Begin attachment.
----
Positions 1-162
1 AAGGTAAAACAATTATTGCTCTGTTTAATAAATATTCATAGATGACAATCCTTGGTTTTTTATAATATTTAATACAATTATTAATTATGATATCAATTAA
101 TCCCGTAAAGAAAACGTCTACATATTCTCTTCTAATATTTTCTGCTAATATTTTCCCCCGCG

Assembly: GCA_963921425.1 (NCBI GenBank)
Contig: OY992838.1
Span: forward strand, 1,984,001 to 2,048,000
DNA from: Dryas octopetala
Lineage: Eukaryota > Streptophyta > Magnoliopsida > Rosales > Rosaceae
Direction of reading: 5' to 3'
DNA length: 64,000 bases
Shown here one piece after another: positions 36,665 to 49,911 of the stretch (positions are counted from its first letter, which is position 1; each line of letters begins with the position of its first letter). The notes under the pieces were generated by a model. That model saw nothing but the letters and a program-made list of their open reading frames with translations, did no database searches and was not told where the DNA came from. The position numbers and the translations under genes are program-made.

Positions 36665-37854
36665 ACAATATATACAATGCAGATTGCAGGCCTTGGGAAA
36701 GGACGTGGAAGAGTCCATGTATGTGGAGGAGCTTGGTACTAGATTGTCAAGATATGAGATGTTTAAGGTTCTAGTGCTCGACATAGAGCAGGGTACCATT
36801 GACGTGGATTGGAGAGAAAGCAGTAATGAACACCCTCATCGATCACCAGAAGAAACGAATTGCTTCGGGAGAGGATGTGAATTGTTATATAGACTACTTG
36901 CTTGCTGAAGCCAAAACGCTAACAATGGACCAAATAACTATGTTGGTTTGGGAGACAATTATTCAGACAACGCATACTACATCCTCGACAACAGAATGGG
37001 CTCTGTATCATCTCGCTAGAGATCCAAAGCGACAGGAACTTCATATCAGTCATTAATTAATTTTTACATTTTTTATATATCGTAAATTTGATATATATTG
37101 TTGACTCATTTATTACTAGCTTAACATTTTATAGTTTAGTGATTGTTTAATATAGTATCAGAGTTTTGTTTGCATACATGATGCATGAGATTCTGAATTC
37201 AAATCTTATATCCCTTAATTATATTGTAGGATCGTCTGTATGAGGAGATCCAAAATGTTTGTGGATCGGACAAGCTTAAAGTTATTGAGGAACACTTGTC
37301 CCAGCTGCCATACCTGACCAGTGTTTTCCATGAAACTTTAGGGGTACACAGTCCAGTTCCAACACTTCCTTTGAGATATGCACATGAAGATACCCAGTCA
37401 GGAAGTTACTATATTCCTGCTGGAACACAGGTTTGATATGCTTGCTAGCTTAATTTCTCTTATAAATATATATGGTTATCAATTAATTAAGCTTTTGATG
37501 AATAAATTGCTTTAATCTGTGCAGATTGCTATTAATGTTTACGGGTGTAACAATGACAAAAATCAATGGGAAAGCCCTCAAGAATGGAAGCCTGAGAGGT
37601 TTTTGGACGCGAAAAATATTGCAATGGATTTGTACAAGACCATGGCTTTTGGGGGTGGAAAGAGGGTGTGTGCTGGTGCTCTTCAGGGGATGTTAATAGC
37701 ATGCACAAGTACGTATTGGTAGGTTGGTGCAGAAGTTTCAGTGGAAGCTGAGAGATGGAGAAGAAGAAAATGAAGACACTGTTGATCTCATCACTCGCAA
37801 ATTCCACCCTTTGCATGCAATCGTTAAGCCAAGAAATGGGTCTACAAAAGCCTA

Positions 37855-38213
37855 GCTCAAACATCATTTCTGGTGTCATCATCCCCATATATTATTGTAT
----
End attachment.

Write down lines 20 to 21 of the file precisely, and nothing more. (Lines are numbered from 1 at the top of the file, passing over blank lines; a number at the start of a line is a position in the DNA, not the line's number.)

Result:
37301 CCAGCTGCCATACCTGACCAGTGTTTTCCATGAAACTTTAGGGGTACACAGTCCAGTTCCAACACTTCCTTTGAGATATGCACATGAAGATACCCAGTCA
37401 GGAAGTTACTATATTCCTGCTGGAACACAGGTTTGATATGCTTGCTAGCTTAATTTCTCTTATAAATATATATGGTTATCAATTAATTAAGCTTTTGATG